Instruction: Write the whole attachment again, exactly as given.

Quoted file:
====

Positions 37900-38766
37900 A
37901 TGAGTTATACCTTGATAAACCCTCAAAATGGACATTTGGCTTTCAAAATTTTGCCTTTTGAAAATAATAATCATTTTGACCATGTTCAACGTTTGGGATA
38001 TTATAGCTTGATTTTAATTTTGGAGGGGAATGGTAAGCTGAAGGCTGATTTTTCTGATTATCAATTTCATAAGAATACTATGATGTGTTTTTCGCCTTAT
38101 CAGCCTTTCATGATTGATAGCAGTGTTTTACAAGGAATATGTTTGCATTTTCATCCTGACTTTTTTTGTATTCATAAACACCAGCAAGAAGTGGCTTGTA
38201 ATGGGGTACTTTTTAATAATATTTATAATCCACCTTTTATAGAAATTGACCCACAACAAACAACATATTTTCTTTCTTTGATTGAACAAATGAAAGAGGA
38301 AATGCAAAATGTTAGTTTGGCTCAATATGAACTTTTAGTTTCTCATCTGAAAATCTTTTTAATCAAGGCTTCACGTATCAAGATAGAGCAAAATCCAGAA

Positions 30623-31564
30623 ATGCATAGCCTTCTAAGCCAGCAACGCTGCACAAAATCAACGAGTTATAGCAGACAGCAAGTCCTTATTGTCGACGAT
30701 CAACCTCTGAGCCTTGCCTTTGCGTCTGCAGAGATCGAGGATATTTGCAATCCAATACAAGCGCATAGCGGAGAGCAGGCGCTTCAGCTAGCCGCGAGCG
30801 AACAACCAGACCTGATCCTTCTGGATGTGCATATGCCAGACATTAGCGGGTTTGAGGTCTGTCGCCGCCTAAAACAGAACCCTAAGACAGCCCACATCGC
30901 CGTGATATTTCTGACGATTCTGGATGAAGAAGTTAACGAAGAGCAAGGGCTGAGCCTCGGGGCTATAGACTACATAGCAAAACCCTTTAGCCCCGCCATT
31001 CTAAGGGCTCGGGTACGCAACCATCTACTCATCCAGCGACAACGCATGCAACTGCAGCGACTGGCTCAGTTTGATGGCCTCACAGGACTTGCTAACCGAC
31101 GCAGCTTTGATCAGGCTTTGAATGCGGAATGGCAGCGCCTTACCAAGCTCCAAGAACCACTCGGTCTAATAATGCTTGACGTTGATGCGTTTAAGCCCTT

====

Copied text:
Positions 37900-38766
37900 A
37901 TGAGTTATACCTTGATAAACCCTCAAAATGGACATTTGGCTTTCAAAATTTTGCCTTTTGAAAATAATAATCATTTTGACCATGTTCAACGTTTGGGATA
38001 TTATAGCTTGATTTTAATTTTGGAGGGGAATGGTAAGCTGAAGGCTGATTTTTCTGATTATCAATTTCATAAGAATACTATGATGTGTTTTTCGCCTTAT
38101 CAGCCTTTCATGATTGATAGCAGTGTTTTACAAGGAATATGTTTGCATTTTCATCCTGACTTTTTTTGTATTCATAAACACCAGCAAGAAGTGGCTTGTA
38201 ATGGGGTACTTTTTAATAATATTTATAATCCACCTTTTATAGAAATTGACCCACAACAAACAACATATTTTCTTTCTTTGATTGAACAAATGAAAGAGGA
38301 AATGCAAAATGTTAGTTTGGCTCAATATGAACTTTTAGTTTCTCATCTGAAAATCTTTTTAATCAAGGCTTCACGTATCAAGATAGAGCAAAATCCAGAA

Positions 30623-31564
30623 ATGCATAGCCTTCTAAGCCAGCAACGCTGCACAAAATCAACGAGTTATAGCAGACAGCAAGTCCTTATTGTCGACGAT
30701 CAACCTCTGAGCCTTGCCTTTGCGTCTGCAGAGATCGAGGATATTTGCAATCCAATACAAGCGCATAGCGGAGAGCAGGCGCTTCAGCTAGCCGCGAGCG
30801 AACAACCAGACCTGATCCTTCTGGATGTGCATATGCCAGACATTAGCGGGTTTGAGGTCTGTCGCCGCCTAAAACAGAACCCTAAGACAGCCCACATCGC
30901 CGTGATATTTCTGACGATTCTGGATGAAGAAGTTAACGAAGAGCAAGGGCTGAGCCTCGGGGCTATAGACTACATAGCAAAACCCTTTAGCCCCGCCATT
31001 CTAAGGGCTCGGGTACGCAACCATCTACTCATCCAGCGACAACGCATGCAACTGCAGCGACTGGCTCAGTTTGATGGCCTCACAGGACTTGCTAACCGAC
31101 GCAGCTTTGATCAGGCTTTGAATGCGGAATGGCAGCGCCTTACCAAGCTCCAAGAACCACTCGGTCTAATAATGCTTGACGTTGATGCGTTTAAGCCCTT